You Must Be This Tall To Ride This Ride.
Well after a long pause in the never ending quest for some sort of judicial relief, I am about to jump back on the emotional rollercoaster of knowing any day I could receive something in the mail that will radically effect my life.
I had received a letter from the United States Court of Appeals on June 17. The letter was actually dated June 14 and stated that I have 21 days from the date of the letter (not the day I received the letter) to send a motion to the court asking for the court to issue a Certificate of Appealability. This is like playing "May I?" Before I get the Court of Appeals to review my case I have to ask for permission first
I have learned a lot about the law over the last nine years, but I had no idea what form this motion would take. I still do not know what it is supposed to look like, but I have done my best to submit a seven page motion. It is going in the mail this evening, Thursday, June 30, and will get to the post office Friday morning. If I had missed the mail tonight, it would not have left till Tuesday morning, July 5, sort of too last minute.
Now the wait begins. I can anticipate one of the following answers at some unknown point in the future. That is where the rollercoaster comes in. Not only do I know what the next step or answer will be, but I have no idea when "it" will come. The possible responses are:
1. My paperwork gets returned for not being in the proper format. They may enclose some specific instructions to enable me to fix the problem or refer me to some legal publication that I may or may not have access to. They will probably give me another date to get the fixed document back to the court.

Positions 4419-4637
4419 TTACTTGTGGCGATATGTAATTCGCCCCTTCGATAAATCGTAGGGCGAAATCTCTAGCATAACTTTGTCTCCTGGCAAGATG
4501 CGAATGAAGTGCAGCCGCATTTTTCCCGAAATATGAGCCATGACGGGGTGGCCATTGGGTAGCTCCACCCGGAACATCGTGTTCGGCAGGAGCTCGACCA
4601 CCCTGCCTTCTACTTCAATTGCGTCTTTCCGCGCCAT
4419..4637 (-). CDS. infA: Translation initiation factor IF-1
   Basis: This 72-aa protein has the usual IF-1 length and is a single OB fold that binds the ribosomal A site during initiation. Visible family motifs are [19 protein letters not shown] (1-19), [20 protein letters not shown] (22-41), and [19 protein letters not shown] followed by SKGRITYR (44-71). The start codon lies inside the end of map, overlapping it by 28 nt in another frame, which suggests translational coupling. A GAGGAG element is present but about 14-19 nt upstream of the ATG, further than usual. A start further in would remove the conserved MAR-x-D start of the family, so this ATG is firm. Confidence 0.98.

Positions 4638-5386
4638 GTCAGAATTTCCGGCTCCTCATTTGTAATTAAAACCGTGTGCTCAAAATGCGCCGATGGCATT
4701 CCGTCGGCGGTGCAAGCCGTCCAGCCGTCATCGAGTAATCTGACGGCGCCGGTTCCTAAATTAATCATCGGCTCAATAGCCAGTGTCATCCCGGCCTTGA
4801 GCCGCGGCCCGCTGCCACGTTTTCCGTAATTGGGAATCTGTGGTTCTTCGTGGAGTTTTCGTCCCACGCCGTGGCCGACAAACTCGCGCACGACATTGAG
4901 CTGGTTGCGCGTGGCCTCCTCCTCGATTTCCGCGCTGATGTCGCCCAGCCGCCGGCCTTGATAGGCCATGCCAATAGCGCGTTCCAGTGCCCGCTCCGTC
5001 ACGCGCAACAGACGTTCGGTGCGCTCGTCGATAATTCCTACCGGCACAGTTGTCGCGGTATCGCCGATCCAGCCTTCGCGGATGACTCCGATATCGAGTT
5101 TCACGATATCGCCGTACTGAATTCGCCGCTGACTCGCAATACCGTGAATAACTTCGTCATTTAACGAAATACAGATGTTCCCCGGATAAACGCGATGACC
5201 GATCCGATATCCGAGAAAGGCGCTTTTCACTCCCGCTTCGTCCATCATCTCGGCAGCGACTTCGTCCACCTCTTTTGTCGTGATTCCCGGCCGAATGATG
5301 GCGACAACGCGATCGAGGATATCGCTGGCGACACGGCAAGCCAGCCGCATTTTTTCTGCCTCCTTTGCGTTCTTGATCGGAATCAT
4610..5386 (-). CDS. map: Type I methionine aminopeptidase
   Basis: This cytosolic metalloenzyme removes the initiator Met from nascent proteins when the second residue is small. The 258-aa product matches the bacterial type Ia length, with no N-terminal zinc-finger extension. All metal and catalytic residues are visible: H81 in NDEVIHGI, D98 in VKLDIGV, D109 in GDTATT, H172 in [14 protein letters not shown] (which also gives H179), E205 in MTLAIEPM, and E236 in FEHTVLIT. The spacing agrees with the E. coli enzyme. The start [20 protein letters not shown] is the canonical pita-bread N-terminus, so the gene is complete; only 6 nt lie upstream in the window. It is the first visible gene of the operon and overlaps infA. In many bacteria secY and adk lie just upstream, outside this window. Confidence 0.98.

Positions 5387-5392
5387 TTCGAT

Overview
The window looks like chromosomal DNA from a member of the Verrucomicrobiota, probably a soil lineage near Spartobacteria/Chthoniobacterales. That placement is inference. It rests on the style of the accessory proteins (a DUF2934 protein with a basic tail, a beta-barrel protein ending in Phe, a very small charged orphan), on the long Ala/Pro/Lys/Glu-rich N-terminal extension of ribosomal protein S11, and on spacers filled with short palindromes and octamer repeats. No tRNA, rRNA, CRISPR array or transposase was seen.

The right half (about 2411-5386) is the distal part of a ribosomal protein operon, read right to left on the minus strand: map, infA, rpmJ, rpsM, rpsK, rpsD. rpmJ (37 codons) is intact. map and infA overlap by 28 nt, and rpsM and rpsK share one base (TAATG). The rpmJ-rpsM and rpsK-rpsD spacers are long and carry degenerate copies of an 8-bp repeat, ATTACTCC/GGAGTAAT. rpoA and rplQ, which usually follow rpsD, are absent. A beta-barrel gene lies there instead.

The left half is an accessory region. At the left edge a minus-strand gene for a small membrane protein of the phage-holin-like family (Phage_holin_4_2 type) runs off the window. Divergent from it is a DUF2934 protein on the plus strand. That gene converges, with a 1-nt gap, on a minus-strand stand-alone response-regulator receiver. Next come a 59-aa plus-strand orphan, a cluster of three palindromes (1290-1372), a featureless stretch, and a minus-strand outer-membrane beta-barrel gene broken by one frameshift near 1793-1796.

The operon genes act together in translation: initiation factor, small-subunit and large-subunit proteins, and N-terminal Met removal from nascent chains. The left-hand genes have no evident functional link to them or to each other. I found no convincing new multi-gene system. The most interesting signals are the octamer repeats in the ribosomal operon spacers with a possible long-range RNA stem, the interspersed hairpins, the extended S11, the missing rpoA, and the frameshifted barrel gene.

2. The court accepts my paperwork, but rejects my request for the certificate. I am basically at the end of the road at that point. I have run out of any further court proceeding and am stuck here in the New York prison system for the next 5 to 15 years.
3. They accept my paperwork and agree to issue the Certificate of Appealability. Then I would need to send some more paperwork and they could then:
a. Deny my appeal, and short of getting my case in front of the United States Supreme Court, I am also at end of road as in #2 above.
b. They grant me the relief I am seeking and back to the New York courts I go where there would be a possibility that I could win the argument that I am being doubly punished, and become a sort of free person. Sort of because even if I am released from the New York prison system, I would then start a three year term of Supervised released as part of the sentence I received from the Federal Government.
4. The old "None of the above," response. The court sends a letter telling me of a completely different option that I had not even thought of.
I assume the above is as clear as mud, but perhaps you can see the emotional rollercoaster I have just jumped on. Stay tuned for further updates.